Kindergartner’s Long Walk

stairs

It wasn’t a long playground.

More like a long patch of grass

behind our school.

 

A swing set.

Some monkey bars.

Room to run around.

A couple of benches to sit on.

A perfect recess playground

for us kindergartners

to roam around on.

To laugh,

and play,

and chase each other

until the bell rang.

 

Laughter filled the air.

The sun was shining.

And there she was.

Marsha.

 

Across the way,

at the other end of the green.

As pretty as any girl

I’d ever seen

in my entire five-year lifespan.

So I walked up,

and kissed her

on the cheek.

 

EEWWWWW!!!

 

She wiped it off

and ran away,

telling the teacher

in the process.

 

What was so wrong?

We were just playing

right?

 

But when the principal

entered the playground,

curling his big pointy index finger

summoning me

to follow him,

I realized playtime was over.

For me.

Quite possibly,

forever.

 

I made the long walk,

Following him across the green

Back into the building,

and up the narrow stairwell.

There was only one room up there.

His office.

 

Nobody goes up there

And lives to tell about it.

 

He sat behind his huge desk,

with me slunk down in a chair

across from him.

“What were you thinking?”

 

I just thought

that Marsha was cute.

So I kissed her.

 

Young man,

we DO NOT KISS KINDERGARTNERS!

He commanded.

 

Oh….okay.

An embarrassing phone call

Made to my home.

I was in trouble,

big time.

My crime?

Premature affection.

 

Marsha and I

Remained in that same school

together

through the eighth grade.

But she never spoke to me

Carefully avoiding me in the halls.

 

For me,

recess was over.

I learned how to play tag,

use the swings

and join the others

 

But from then on,

After the long walk

That green mile

To the office upstairs

my lips were sealed.

 

image

 

 

I’m participating in the Slice of Life writing challenge. To learn more, visit:

https://twowritingteachers.wordpress.com/challenges/

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15 thoughts on “Kindergartner’s Long Walk

  1. Oh dear. That Marsha. Little does she know she’s now part of a Slice of Life! Excellently told – I was right there with you at 5. I remember David, who used to eat glue, but was still my recess target.;-)

    Liked by 1 person

  2. Wow! Such an impact it made on you. With our interactions with people everyday, we really do not know what kind of marks we will be leaving behind. I wonder what the principal reaction be if he hears the story now.

    Liked by 1 person

  3. Oh yes. The moment ‘that teacher’ started knocking on the window because of our before school shenanigans in the third grade. No kissing, but I swear that teacher’s knock could have broken the window, and I hear the sound as I’m typing this! Thanks for the visualizations this morning!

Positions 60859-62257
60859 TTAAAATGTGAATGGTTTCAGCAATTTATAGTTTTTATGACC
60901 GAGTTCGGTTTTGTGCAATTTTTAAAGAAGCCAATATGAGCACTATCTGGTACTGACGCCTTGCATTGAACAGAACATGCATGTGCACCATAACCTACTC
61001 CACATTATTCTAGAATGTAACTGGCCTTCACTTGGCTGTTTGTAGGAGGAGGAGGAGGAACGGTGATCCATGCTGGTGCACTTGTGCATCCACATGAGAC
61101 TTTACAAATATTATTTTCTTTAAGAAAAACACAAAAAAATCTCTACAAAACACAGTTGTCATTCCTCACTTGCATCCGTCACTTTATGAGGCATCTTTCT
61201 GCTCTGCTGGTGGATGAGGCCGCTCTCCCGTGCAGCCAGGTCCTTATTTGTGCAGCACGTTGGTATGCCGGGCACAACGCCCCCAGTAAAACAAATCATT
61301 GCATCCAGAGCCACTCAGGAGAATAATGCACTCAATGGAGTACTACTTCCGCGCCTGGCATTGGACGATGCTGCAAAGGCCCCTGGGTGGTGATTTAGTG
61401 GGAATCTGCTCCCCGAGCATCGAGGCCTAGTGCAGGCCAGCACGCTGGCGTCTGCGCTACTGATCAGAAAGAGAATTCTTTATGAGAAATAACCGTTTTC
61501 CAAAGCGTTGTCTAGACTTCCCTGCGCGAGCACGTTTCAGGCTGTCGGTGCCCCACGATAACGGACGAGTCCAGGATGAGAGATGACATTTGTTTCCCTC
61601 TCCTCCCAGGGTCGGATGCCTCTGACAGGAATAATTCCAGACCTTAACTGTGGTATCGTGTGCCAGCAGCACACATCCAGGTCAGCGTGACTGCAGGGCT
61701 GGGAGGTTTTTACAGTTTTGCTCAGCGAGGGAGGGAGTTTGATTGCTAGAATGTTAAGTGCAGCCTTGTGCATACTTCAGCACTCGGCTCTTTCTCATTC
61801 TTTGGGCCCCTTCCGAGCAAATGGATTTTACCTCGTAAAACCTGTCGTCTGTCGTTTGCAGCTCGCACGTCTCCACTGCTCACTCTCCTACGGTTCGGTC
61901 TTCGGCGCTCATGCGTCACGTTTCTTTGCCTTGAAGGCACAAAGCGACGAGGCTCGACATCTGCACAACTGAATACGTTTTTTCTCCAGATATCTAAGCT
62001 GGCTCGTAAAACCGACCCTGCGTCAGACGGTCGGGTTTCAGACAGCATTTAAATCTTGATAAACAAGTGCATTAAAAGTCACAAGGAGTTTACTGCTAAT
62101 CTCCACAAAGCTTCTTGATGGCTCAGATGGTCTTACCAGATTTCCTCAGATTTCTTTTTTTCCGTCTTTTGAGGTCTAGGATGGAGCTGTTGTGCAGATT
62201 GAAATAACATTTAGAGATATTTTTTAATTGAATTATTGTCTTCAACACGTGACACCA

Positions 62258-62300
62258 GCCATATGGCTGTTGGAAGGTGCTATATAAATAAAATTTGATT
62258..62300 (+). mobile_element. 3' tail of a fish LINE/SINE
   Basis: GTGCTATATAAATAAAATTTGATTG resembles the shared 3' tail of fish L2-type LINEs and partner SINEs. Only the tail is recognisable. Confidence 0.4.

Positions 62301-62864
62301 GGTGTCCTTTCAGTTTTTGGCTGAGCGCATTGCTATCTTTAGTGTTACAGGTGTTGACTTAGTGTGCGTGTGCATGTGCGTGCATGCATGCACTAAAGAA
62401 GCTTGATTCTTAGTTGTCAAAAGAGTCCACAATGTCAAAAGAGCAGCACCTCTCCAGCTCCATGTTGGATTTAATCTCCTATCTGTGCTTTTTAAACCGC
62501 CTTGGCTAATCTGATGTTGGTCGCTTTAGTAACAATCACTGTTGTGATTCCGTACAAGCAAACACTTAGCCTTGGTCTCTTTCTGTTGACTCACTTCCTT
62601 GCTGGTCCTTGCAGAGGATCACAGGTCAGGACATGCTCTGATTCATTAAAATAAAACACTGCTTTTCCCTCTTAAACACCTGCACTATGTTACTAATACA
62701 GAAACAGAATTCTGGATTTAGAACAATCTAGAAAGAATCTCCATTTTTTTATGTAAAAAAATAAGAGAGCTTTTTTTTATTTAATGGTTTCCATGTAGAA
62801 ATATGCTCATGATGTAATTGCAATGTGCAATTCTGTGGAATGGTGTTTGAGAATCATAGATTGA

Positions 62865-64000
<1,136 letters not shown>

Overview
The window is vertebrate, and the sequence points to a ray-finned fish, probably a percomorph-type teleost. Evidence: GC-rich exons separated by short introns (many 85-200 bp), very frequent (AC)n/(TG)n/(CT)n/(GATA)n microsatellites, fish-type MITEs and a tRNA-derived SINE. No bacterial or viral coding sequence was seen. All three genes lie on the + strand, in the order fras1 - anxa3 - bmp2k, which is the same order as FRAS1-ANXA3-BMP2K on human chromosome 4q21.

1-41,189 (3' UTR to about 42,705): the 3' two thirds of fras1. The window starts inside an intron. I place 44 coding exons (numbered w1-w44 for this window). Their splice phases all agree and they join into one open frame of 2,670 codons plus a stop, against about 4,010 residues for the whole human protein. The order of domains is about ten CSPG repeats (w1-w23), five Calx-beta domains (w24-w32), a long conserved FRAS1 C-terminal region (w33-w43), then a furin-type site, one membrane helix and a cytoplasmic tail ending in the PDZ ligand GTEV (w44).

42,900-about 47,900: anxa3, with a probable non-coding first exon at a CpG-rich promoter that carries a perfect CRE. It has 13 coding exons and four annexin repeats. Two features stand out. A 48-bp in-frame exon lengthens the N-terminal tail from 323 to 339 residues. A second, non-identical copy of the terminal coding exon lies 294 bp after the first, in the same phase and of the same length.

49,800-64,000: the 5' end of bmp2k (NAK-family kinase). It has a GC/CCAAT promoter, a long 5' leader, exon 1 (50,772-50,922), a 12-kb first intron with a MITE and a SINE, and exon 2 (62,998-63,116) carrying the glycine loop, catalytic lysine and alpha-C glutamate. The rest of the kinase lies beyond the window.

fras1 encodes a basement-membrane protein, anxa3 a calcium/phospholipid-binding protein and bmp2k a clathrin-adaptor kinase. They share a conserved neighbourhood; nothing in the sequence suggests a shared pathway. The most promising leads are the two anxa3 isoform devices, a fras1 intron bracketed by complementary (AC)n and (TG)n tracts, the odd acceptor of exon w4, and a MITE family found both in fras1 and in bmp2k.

Liked by 1 person

  4. Oh, yes, the innocence of a child and a funny story too. Your piece caused me to reminisce about my kindergarten playground. As always, a pleasure to read!

    Liked by 1 person

  5. Love it! I wonder if the adults were as serious and stern about it as they seemed to you at 5. Did your mom and the principal share a “be serious, don’t laugh where he can see you” moment?

    Liked by 1 person

    • I’m sure their soreness was from my 5 yr old perspective. I’m sure they must have shared a smile. But not Marsha. She wasn’t smiling.

      Like

  6. Oh, the innocence of youth! You kissed her because she was cute. Maybe asking permission first would’ve been better, but a phone call home seems extreme.

    Loved the format of this slice. It felt so immediate.

    Liked by 1 person

  7. What a funny piece! And yet poignant too, that Marsha never talked to you again. And I agree with Wendy, I wonder why the principal couldn’t have been a little gentler with you??? I take kids to the principal’s office several times each week, but we go for celebrations. They read to her, share their goals, and sometimes even have treats. They love going to the office.

    Liked by 1 person

  8. Seems like that could have been handled a bit more…lightly? Though I remember a boy named David Matzka chasing all the girls around the playground in kindergarten and first grade, trying to kiss us, and how much it bothered me.

    I like the use of free verse (and the echo of “playtime was over…recess was over”). Whenever I attempt it, I just get oddly broken up paragraphs, but this works really well for this story.

    Liked by 1 person

  9. What a moment. Perfect. You remind me of the time I climbed up the jungle gym and came face to face with James White. There was some electricity but alas, no kiss.

    Liked by 1 person

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